Patients in the control group received a dressing that comprised sterile gauze soaked with normal saline (0.9%). Patients in the intervention group received regular insulin (human Actrapid, Novo Nordisk, Bangalore, India) dressing, 1 U/cm2 wound area. Insulin was cautiously and slowly sprayed over the wound surface with an insulin syringe and needle to avoid dripping out of the wound bed and allowed to dry for 15 minutes before the wound was covered with sterile gauze. The designated intervention was performed by one of the authors twice daily (morning and evening) for 7 continuous days in both groups. To ascertain the safety of study participants, blood glucose levels were measured with a glucometer 10 minutes before and 1 hour after topical insulin application in the intervention group. Normal saline (0.9%) dressing was changed twice daily after soaking sterile gauze with normal saline. The dressing then was secured with sterile gauze and adhesive binding.

Ulcer healing was assessed using the Pressure Ulcer Scale for Healing (PUSH version 3.0).12 The PUSH tool was developed by the National Pressure Ulcer Advisory Panel as a quick and reliable instrument to monitor changes in pressure ulcer status over time. The tool comprises 3 wound characteristics (ie, ulcer size [length and width], exudate amount, and tissue type) that are scored and summed to give a PUSH total score of 0 to 17. A score of 0 indicates complete healing and 17 indicates greatest severity of pressure ulcer. A comparison of total scores measured over time provides an indication of improvement or deterioration in pressure ulcer healing. 

PUSH score and ulcer size (area) were calculated on day 1 before starting the intervention and on days 4 and 7. A sterile transparent paper was placed on the wound to mark the wound borders. The 2 largest perpendicular diameters were measured (in cm) using a ruler. Wound area was calculated by multiplying the 2 diameters to obtain ulcer area in cm2. Tissue type (ie, the tissue present in the wound [ulcer] bed) also was observed and recorded. The estimate of the exudate amount (drainage) present after the removal of the dressing and before applying the new dressing was noted and recorded; exudate amount was scored on a 0 to 3 scale as none, light, moderate, or heavy, respectively. The investigator measured the wound using strict aseptic precautions. Demographic and clinical information was compiled on data collection sheets for the study and then entered into a database.

Statistical analysis. Data from all study participants were tabulated and expressed as mean ± SD and percentage for continuous and categorical variables, respectively. The chi-square test was employed for demographic and wound history variables. The differences in PUSH score and ulcer sizes between the 2 groups were analyzed using independent t-test, and within-group differences were analyzed using ANOVA with repeated measures with Greenhouse-Geisser correction for 3 consecutive measurements. Statistical evaluation of the data was performed using the Statistical Package for Social Sciences (SPSS) version 16.0, Chicago, IL. A P value <0.05 was considered statistically significant.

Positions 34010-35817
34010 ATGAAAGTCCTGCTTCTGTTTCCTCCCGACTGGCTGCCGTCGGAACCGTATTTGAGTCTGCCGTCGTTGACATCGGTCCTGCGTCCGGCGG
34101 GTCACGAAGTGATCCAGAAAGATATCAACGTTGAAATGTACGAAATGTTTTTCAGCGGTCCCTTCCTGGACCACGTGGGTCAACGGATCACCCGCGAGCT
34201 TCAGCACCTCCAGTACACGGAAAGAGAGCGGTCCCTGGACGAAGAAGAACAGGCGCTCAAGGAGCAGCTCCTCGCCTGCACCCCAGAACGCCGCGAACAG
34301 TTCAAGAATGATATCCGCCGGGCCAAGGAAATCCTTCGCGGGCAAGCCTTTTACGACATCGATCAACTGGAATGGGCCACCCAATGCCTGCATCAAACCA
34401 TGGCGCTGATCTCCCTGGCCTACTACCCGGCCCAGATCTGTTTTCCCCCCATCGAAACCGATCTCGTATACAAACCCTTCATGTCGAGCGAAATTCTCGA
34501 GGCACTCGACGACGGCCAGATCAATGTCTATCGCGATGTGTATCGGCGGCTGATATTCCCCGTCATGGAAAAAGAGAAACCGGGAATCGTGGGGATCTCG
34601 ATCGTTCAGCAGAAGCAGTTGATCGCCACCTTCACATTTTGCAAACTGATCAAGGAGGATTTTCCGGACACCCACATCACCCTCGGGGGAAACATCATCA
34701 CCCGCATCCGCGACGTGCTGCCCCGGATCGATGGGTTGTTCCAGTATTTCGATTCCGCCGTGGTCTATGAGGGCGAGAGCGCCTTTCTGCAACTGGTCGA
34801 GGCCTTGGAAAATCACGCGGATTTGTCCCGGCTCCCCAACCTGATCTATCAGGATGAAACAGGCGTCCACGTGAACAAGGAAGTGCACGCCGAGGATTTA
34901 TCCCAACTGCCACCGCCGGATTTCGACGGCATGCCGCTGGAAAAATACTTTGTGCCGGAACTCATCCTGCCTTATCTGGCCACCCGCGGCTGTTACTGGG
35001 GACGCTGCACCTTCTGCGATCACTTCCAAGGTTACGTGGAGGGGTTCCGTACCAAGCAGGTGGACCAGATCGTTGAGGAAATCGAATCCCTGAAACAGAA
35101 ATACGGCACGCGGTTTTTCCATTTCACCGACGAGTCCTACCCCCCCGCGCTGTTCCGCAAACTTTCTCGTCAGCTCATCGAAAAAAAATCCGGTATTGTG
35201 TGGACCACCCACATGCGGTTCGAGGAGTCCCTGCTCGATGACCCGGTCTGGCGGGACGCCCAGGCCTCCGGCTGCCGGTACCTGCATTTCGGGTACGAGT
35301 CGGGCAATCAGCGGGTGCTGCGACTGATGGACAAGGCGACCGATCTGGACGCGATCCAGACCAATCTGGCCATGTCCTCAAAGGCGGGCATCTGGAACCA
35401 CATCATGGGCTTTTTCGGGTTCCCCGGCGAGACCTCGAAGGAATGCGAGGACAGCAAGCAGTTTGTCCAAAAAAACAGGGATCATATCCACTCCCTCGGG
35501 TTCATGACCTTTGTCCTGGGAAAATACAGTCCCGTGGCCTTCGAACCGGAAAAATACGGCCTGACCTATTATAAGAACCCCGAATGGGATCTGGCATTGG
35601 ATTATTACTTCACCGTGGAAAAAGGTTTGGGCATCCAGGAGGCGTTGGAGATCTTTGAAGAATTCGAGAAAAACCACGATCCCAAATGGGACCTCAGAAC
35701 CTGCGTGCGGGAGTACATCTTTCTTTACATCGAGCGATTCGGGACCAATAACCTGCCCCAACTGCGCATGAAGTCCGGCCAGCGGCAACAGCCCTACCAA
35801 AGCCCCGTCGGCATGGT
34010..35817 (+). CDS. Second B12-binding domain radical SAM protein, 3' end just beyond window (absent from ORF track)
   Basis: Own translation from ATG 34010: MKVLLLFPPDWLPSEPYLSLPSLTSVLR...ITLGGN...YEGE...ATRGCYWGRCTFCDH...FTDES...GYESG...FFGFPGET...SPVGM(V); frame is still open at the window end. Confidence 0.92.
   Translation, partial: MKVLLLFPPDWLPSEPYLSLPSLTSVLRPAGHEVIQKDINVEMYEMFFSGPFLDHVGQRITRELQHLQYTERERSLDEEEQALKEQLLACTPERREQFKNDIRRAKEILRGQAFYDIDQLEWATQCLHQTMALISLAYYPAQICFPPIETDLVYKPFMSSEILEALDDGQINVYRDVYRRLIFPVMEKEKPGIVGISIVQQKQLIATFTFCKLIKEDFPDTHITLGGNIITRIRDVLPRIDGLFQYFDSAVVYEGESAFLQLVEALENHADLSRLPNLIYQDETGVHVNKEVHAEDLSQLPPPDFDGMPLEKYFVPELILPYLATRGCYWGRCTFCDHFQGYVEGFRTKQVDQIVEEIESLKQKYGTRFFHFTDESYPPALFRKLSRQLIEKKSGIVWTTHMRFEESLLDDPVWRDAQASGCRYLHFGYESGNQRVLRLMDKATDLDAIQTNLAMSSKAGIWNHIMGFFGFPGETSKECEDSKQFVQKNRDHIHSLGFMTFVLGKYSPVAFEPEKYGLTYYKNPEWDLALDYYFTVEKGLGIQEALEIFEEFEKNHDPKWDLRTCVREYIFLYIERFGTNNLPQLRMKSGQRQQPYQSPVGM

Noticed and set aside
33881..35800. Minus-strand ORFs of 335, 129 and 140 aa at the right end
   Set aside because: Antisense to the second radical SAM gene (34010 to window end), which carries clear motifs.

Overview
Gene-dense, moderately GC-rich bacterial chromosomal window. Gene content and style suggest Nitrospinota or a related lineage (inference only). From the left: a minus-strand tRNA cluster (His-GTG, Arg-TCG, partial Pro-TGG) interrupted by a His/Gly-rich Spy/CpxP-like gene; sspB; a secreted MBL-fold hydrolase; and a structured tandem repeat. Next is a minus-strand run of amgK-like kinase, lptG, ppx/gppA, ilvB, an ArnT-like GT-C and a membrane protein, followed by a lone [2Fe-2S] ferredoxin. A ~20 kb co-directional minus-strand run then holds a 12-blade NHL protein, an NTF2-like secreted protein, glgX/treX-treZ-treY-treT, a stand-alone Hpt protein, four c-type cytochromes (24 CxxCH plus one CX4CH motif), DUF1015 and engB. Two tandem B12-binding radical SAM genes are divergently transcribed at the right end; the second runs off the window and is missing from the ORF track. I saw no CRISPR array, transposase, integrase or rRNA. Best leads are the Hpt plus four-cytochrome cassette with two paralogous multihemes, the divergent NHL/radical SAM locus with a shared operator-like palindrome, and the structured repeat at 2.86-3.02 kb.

Results

Baseline characteristics of patients. Of the 78 patients assessed for eligibility, 11 did not meet inclusion criteria and 7 declined to participate. Ultimately, because 5 study participants in each group were lost to follow-up, analysis was performed for 50 persons who completed the 7-day intervention (see Figure 1). owm_0616_stephen_figure1

The mean age of participants in the control group was 41.56 ± 16.53 years (17 Grade 2 and 8 Grade 3 pressure ulcers) and 43.36 ± 14.41 years in the intervention group (20 Grade 2 and 5 Grade 3 pressure ulcers). Nineteen (19) patients in the control group and 21 in the intervention group were male; 6 in the control group and 4 in the intervention group were female. The mean baseline wound area was 11.78 ± 8.97 cm2 and 9.61 ± 6.38 cm2 in the normal saline and insulin groups, respectively. Mean PUSH 3.0 score was 10.52 ± 2.37 in the saline group and 10.28 ± 1.10 in the insulin group. The groups were comparable regarding pressure ulcer grade and patient characteristics (age, gender), as well as clinical characteristics (duration of hospital stay, number of days in hospital before the start of the study, duration of pressure ulcer before starting intervention, and frequency of position change), mean wound area, and PUSH score at baseline (P >0.05) (see Table 2). owm_0616_stephen_table2